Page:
Using the Brakes - Kawasaki KLR 650 Forum
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post #1 of 5 Old 05-30-2008, 12:37 PM Thread Starter
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Using the Brakes

After riding over 600 miles on the bike, and having never really learned to ride I street bike, I have some questions about using the brakes. I seem to be using the engine braking technique the most, only using the brakes for the last few yards and then it seem that I'm only using the front brake. If I have to brake hard for anything I use both brakes, but for 90% of my ride I'm just using the front brake.

So I guess my question is: What is the proper or best braking technique to use as a new street rider? Or could you point me a web page I can read, most of what I have found deals with the sport bikes.

As soon as my new job's working hours steady, should be in about 3 weeks, I plan to take the Basic course. In PA the class is free, if you complete the course satisfactorily you get your motorcycle license.

Mark

Last edited by Markk9; 05-30-2008 at 12:46 PM.
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post #2 of 5 Old 05-30-2008, 02:23 PM
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First and foremost, I am glad to hear your going to take the Basic riders course. It will most assuredly give you the correct knowledge and basic tools to learn and use when riding.

As for correct braking procedure:

Yes you can use the engine braking, but use the front and back brakes together. The more surface friction there is being used to stop the motorcycle the safer it is.

You will be amazed at just how much pressure you can apply to the front brakes and not have the front tire skid and loose traction on you. I took the Experienced Riders Course back in April, and wow, I learned alot, especially about brakes and how fast you really can stop if needed. Go out to a parking lot, "empty" preferred, and just start practicing braking using both the front and rears and try to better yourself each time in stopping distance. Start around about 20 mph and brake, then each time after that brake a lil harder and so on. Once you feel comfortable, increase the speed some and do the same. If your rear wheel locks up, do not let off the brake, hold it and keep the bike upright until your stopped. If you happen to be sideways and you let off the brake and the tire catches, you have a chance of the bike throwing you, or what they call a high side. Those hurt real bad.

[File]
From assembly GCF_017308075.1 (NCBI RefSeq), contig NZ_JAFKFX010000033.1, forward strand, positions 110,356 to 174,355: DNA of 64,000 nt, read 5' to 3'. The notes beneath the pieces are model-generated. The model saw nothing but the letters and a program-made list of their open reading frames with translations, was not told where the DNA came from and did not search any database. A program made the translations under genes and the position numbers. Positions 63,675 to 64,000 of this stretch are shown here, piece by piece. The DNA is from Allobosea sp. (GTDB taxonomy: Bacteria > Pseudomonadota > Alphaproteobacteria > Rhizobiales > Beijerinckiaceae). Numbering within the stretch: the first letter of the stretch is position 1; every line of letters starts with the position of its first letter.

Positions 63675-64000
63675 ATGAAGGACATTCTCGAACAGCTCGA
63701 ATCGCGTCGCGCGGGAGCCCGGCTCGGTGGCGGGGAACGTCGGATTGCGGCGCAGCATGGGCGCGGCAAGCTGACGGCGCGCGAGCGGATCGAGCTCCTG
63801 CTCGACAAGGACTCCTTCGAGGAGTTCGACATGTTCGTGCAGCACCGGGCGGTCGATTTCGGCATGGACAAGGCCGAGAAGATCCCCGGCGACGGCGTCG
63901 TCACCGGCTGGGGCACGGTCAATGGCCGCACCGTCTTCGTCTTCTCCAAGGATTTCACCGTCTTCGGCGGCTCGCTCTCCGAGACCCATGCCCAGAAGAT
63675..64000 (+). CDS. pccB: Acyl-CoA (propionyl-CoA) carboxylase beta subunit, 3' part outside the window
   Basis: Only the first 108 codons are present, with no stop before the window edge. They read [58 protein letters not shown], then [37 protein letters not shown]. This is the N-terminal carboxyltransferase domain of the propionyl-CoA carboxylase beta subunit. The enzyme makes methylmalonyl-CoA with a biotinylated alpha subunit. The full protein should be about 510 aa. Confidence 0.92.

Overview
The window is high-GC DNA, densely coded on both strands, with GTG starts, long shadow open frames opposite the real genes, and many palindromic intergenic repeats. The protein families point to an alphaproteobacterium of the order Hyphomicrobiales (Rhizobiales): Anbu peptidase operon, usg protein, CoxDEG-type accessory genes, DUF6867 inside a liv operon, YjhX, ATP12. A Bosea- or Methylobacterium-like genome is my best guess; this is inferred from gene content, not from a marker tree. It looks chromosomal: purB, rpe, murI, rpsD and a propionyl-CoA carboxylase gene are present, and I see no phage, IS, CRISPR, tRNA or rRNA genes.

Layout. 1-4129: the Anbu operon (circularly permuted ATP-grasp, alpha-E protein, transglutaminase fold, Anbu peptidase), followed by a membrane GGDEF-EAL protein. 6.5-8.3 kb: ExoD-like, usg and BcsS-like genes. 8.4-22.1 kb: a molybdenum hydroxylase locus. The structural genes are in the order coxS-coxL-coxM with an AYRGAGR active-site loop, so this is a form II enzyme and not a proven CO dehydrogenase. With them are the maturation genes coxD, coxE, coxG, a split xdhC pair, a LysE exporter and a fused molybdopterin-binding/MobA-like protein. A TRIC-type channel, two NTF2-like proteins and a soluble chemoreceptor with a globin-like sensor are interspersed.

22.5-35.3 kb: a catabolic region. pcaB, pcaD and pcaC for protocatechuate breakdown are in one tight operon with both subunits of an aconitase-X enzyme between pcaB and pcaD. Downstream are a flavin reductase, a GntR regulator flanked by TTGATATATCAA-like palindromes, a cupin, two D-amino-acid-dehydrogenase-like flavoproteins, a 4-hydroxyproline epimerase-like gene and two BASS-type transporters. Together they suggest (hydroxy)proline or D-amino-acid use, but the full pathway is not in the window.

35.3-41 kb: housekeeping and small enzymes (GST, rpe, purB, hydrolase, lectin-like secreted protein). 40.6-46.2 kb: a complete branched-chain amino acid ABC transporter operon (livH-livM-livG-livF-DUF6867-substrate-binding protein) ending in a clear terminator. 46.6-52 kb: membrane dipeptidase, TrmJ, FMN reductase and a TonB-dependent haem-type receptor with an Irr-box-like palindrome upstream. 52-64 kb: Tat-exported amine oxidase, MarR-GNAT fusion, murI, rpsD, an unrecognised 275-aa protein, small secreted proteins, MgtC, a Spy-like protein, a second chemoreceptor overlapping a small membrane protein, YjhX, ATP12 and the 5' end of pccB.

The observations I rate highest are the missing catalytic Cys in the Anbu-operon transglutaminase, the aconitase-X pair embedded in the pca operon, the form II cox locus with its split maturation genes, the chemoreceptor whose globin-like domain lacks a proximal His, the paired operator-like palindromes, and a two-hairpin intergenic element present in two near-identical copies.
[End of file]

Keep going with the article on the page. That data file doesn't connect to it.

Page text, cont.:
I heard someone once say, 'a motorcycle is a lot like a chainsaw. It will make the work easy, and do whatever you need it to do, but if you ever turn your back or loose concentration, it may bounce back and bite you hard.'

Keep us posted on how things go and how well you liked the course.

I do hope your wearing all of your protective gear when riding?

2008 DL650 VStrom Yellow and Black
Previous ride was a 2007 KLR Black/Silver, I miss it..
Looking to get back into KLR's sometime soon.

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post #3 of 5 Old 05-30-2008, 03:17 PM Thread Starter
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Quote:
Originally Posted by DXKLR View Post

I do hope your wearing all of your protective gear when riding?
I always were a helmet, jacket, gloves and boots. I have the pants but I must confess that I don't always were them.

Mark
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post #4 of 5 Old 05-30-2008, 06:31 PM
 
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Just the way I ride... I like the get the bike "set up" by applying a little rear brake, then going to the front. It works for me, but as said above, get into a parking lot and see what feels better for your riding style.
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post #5 of 5 Old 05-31-2008, 12:02 AM
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Progressive braking is what they call the technique. Applying both brakes through initial start of stopping then gradually letting off the rear as the weight shifts to the front wheel and then only using the front brake to finish the stop. This technique does not use any engine braking.

During emergency stopping, MSF claims most people can't operate both brakes effectively so they recommend focusing on perfecting the use of one brake. Seeing as 3/4's of the braking power comes from the front, this is the recommended brake to perfect.

MSF doesn't recommend engine braking for stop braking. They say that engine braking is for speed changes only, not for braking to stop. IE... if you are going 50 and the speed limit changes to 30, you would not require brakes, just let the engine do it by letting off throttle or downshifting.

Personally, I engine brake way to hard for many stops. The rear wheel likes to squeal every now and then to let me know. KLR brakes don't stop with a lot of gusto so I prefer engine brake combined with front brake and then whatever rear brake to finish off the stop. I might as well use the MSF book as toilet paper based on how I ride.
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